[00:05:42] I love helping people with getting their finances, because they are the lifeblood of your business. I've helped a couple of people settle loans this week, and they've already gone, 'I passed your number onto so and so'. That is pleasing, because that's how you build the business and you love people telling you that you're doing a good job, because sometimes you don't know if you are!

Morning Routines Set the Scene

Tyrone Shum:
You might not expect a blokey bloke to be into certain activities, but Latimore doesn’t shy away from the unexpected. He delves into his morning routine.

Jeremy Latimore:   
[00:06:40] I love this stuff. I'm an avid book reader, so I read every day. I've read Atomic Habits and different books along the way, which have helped me build this morning routine. And I feel that that just helps my mentality. So I mentioned read, meditate, journal— I try and do that four to five days a week. I don't do it every day, because on the weekend, I'd like to have a bit of a rest and not get up at 5 AM. 

[00:07:10] But by doing that, and then going in training— there was a period there— obviously COVID was a bit of an emotional roller coaster. And then after COVID, I just wasn't in a good routine. And I was in my first year retired from playing professional sport where I'm told to be here at this time, you've got to do this. Even playing footy you've got to run with the ball, get to this point, get equipped by the ball so your team can get to that point and hopefully set it up to score a try. So I just lost my way a little bit and that's what I developed this morning routine after reading the 5 AM Club and then Atomic Habits after that. I just find my days I come into work I'm so much more productive in my days now, through doing this.

What Kelly Slater Says, Goes

Tyrone Shum:
He further explains the concepts in his favourite mindset books, and how he tweaks them to suit his lifestyle.

Jeremy Latimore:   
[00:09:32] Robin Sharma, he talks about... and I don't do it exactly how he says it. He wants you to exercise first thing so that your heart rate's up and you jump out of bed. So I'm different, I get up and I like to have a lemon with hot water because I read Kelly Slater does it, and he never gets crook! And then I just make a quick instant coffee because I don't want to wake the kids up. Then I'll go back in and I read. But generally with the 5 AM Club, it's meant to be you do that for 20 minutes. So, exercise, then the next 20 minutes is brain so read audiobooks, watch YouTube, whatever it is, just build your brain.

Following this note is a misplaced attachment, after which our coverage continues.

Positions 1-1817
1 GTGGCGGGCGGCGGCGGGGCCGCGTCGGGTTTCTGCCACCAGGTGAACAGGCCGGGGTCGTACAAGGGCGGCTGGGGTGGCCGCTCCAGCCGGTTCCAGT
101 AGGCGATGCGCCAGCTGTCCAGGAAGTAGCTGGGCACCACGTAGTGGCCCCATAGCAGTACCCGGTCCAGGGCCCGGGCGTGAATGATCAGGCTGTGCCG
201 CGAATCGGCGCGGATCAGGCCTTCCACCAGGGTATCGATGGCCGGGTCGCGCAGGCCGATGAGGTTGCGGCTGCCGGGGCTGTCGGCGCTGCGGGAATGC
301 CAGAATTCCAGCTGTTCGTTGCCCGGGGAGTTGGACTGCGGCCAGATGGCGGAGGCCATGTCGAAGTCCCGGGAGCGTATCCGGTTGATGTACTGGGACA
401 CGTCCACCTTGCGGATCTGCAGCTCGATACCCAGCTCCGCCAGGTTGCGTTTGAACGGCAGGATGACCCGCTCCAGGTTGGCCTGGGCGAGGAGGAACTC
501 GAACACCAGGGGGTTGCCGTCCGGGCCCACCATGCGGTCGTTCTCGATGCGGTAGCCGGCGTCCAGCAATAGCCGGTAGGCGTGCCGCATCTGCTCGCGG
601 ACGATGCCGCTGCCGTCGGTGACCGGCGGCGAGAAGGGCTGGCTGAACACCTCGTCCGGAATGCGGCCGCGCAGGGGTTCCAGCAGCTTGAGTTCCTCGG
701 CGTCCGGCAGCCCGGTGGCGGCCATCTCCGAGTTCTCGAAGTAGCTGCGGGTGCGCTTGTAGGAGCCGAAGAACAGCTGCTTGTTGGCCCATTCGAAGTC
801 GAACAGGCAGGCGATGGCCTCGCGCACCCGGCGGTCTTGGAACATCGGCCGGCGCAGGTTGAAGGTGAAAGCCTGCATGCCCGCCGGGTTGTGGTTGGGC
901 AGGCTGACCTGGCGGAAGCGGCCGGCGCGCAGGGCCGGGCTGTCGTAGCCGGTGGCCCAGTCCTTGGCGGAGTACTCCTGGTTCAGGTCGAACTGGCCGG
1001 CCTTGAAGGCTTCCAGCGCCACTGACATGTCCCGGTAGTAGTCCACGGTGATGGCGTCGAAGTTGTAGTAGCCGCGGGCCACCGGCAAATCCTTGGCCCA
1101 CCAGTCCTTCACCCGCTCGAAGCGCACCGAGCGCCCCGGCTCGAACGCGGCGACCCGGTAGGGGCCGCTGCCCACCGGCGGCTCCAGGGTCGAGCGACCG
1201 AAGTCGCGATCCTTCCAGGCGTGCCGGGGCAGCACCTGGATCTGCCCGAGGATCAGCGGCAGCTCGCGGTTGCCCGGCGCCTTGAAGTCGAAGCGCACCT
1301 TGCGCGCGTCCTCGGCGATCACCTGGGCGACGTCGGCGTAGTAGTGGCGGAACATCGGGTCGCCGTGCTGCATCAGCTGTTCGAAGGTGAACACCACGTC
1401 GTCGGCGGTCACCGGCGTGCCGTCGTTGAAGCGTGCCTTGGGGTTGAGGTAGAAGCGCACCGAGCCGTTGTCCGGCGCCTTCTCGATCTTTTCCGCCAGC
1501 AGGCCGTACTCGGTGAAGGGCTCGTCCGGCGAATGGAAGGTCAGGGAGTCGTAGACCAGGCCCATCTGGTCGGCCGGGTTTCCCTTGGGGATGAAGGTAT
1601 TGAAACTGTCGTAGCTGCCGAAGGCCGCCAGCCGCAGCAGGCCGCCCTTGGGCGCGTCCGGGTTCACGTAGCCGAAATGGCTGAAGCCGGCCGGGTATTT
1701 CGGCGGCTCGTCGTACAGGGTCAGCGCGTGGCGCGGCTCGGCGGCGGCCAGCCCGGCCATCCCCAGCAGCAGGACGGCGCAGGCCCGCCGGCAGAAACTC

[00:10:18] And then the other one is journal, I think it's just [those] two. But he breaks it into 20 minutes blocks and you do it like that. I do mine a little bit different, but you do what works for you, not follow everything to a tee. Then obviously, I go to the gym after that first hour. So I'm sort of doing a two hour 5 AM Club. It's what works for you. And then at the gym, I do weights generally. And then I have a sauna, or a steam and I find I come out of there feeling awesome and ready to dive into the day.

Tyrone Shum:
Latimore details how long he’s been involved in these rituals, how strict he is— or isn’t— with them, and the little 5 AM distractions that sometimes pop up!

Jeremy Latimore:   
[00:11:01] It's obviously not ideal when the alarm goes off some mornings at 10 to five! Even last night, I obviously worked like I mentioned until 10:30 [or] 11, just on the laptop knocking over some things I needed done. So to be honest, I was 5:15 Club today, not 5 AM Club. I was a bit late to get up! But I still got up and made my coffee and had my lemon water and read my book on meditation, and then went to the gym. But it does take a while. What did he say... actually, I think James Clear, he said it in Atomic Habits. I think it takes 30 days to develop a habit. Is that right? Yeah, I think it's 30 days.

[00:11:37] So obviously I'm not doing seven days a week, but I've got a consistency in what I'm doing and I've really plotted my life and I feel like since I started it— it would have been September, August last year maybe— I've just been in a lot better headspace. So any listeners out there, I would highly recommend that, even yourself. Come back to me and give me some feedback. It's a bit harder with the kids coming in at 5:30 though, and I've been lucky— unless one of them wets the bed! I have the odd wet bed and I can hear him coming up the stairs and ruin my 5 AM. But hey, family duties take priority.

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Tyrone Shum:
Coming up after the break, we dive deeper into Latimore’s meditation practises...

Jeremy Latimore:
[00:13:07] But with mine... it will often tell you your mind will start to wander. And every time it says that I've wandered somewhere else. It just teaches you to come back and try and focus.

Tyrone Shum:
How COVID threw him some curveballs, but perhaps it wasn’t the worst thing...

Jeremy Latimore:
[00:17:25] And even with our mortgage brokers been in the last 18 months for me, like I've had a few curveballs there last year, but now where I've ended up is the best place I could be for me to keep developing and keep learning the industry that I do love and see myself in for a long time.

Tyrone Shum:
How his NRL career prepared him for mortgage broking in ways he didn’t expect...

Jeremy Latimore:
[00:25:54] So I had some great experiences in front of big crowds. And other times I didn't. That's just like coming to work— you have a good day mortgage broking one day, then the next day, I'm like, 'What the hell's going on here?'

Tyrone Shum:
And that’s next. I’m Tyrone Shum and you’re listening to Property Investory.

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Tyrone Shum: